At a Glance
- User-friendly interface
- Decent sound
- Huge range of video and audio content
- Older TVs without HDMI-ARC/Toslink are not supported
- Remote is not customisable
The ultimate home TV setup deserves the best content, decent sound and ease of access. Roku Streambar delivers, and at an incredible price.
Price When Reviewed
Best Prices Today: Roku Streambar
Roku Streambar is a
media streaming box unlike any other, powering up your home entertainment experience with both content and
audio. An excellent media streamer, Roku Streambar may not be the world’s
best soundbar – but it is the smartest.
It’s a common mistake to assume devices such as this are useful only for turning dumb
TVs smart, with the Streambar able to significantly improve the viewing experience on even the
latest and best televisions. Roku is also now the only platform that works with Amazon Alexa, Google Assistant and Apple Siri, making controlling all that media power a breeze.
This is a 4K HDR media streaming box that can also upscale content from 720p and 1080p resolution. Through its user-friendly software interface it places all the major movie-streaming platforms, on-demand and catch-up TV channels, online video and audio subscription services just a click away, simplying finding the content you want to watch and offering up useful recommendations for when you don’t already have something in mind.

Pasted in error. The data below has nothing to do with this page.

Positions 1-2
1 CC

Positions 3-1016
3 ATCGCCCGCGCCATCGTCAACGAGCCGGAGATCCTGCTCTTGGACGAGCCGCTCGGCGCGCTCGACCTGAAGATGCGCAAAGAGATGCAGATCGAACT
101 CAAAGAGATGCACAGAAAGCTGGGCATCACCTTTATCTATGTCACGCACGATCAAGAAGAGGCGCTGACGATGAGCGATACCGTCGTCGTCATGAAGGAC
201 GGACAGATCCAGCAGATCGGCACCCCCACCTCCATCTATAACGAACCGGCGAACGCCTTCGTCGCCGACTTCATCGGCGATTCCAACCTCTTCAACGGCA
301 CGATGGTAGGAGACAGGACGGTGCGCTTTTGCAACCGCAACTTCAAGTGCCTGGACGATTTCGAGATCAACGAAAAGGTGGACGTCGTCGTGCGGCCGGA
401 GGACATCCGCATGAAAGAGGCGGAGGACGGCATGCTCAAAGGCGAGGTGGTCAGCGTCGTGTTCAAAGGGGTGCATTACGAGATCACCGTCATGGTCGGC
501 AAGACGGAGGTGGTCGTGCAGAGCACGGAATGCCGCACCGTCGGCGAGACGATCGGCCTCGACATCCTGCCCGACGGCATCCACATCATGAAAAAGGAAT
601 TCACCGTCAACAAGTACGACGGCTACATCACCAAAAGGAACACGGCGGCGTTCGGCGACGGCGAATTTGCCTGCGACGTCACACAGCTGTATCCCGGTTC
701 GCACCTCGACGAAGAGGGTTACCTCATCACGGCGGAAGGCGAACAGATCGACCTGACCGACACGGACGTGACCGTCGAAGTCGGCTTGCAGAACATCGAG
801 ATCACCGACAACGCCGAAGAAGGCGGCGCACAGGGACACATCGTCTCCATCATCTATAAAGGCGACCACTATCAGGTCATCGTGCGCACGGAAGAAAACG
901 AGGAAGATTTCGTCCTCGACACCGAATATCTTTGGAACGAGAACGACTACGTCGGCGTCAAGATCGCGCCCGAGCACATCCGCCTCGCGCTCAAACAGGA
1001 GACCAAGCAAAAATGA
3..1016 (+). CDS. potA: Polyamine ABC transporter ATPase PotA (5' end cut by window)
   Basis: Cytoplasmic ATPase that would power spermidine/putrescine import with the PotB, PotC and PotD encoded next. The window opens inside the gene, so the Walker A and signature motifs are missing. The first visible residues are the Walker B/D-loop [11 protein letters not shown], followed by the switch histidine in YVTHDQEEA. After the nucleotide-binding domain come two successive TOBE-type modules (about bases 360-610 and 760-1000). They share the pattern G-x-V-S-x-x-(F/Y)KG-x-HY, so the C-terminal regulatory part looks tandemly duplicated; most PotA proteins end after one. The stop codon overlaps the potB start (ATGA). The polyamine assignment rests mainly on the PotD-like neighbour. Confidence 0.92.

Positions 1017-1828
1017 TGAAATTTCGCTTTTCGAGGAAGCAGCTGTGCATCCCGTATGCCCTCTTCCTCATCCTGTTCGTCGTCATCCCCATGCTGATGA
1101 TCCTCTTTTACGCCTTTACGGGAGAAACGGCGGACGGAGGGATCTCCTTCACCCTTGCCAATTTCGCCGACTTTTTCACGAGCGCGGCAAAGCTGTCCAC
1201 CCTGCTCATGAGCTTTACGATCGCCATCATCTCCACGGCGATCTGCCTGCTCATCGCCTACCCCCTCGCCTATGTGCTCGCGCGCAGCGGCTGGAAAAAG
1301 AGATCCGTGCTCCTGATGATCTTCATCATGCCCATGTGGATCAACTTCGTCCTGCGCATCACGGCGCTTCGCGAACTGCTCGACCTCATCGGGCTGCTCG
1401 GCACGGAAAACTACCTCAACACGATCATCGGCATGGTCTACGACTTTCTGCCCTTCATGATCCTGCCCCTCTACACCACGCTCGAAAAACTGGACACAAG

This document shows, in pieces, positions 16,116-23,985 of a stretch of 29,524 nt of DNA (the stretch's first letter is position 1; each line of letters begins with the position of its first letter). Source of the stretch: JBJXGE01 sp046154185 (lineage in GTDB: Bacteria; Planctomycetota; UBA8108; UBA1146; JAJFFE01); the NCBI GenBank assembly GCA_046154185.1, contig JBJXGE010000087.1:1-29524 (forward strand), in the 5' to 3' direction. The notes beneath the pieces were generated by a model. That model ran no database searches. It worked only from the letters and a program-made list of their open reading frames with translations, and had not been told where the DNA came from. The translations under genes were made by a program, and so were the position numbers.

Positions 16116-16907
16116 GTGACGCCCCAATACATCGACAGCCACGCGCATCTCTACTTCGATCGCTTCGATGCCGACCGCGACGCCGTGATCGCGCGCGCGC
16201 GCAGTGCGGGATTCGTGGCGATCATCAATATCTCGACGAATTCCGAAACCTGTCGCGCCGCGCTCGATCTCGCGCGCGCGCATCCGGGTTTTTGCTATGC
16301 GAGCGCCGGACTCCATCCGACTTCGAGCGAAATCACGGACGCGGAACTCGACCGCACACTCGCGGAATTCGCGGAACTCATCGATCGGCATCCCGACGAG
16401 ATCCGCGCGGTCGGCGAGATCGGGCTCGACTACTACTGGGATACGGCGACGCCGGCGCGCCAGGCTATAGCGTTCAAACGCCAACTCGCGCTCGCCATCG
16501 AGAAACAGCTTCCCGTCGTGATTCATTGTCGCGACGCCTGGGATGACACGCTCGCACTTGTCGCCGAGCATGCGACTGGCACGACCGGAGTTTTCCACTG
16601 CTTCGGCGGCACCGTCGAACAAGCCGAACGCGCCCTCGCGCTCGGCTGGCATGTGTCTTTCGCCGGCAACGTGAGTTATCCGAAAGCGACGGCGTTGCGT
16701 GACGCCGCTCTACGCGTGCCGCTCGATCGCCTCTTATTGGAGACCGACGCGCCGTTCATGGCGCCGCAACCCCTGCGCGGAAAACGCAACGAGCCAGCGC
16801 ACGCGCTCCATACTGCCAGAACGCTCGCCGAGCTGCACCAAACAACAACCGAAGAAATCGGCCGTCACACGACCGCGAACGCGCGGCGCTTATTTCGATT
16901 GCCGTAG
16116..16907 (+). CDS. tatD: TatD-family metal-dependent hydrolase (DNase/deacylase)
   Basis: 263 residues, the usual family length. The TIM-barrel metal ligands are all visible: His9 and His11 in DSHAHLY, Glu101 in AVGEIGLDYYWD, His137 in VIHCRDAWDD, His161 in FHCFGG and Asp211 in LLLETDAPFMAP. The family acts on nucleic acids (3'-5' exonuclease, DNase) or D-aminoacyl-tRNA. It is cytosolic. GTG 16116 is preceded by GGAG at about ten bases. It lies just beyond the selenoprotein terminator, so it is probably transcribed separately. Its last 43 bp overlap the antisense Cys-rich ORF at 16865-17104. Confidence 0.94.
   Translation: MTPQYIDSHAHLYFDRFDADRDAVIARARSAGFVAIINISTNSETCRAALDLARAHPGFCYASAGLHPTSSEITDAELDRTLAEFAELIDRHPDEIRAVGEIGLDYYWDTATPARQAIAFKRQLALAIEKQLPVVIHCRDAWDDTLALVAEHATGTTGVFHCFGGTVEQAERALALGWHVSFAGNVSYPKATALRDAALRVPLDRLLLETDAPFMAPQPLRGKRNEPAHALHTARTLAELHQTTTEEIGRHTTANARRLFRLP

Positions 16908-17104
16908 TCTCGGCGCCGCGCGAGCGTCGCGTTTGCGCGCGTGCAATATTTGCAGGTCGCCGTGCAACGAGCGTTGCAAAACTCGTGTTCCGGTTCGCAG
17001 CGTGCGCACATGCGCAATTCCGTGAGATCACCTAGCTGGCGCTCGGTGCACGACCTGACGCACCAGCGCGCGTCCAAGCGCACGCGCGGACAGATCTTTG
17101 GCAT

Now with speakers and Dolby Audio sound processing built-in, the content doesn’t just look great but it sounds good, too.
Design & Build
If something’s going on show in the front room, especially sitting below what may be the most expensive piece of tech in the house, it needs to look good. The Roku Streambar doesn’t disappoint.
Although this is the first such device we’ve seen in the UK, Roku last year launched the Wireless Speakers and Smart Soundbar in the States. This is a more refined and more compact version (that is also now available in the US, Canada and Mexico). And when we say more compact, it really is – compared to other soundbars this 35x6cm box is positively dinky.
As the name suggests it is a bar, and as such is an elongated device that slopes round at the left and right ends allowing sound to fire out at all angles. This is not a rectangular block, however, and its smooth curved edges will help it blend into any home environment.
Its meshed fabric front is broken only by a small and unobtrusive Roku logo, while a blue LED shines from below when the device is powered on. The top surface is matte black, neither casting distracting reflections nor leaving messy fingerprints in sight.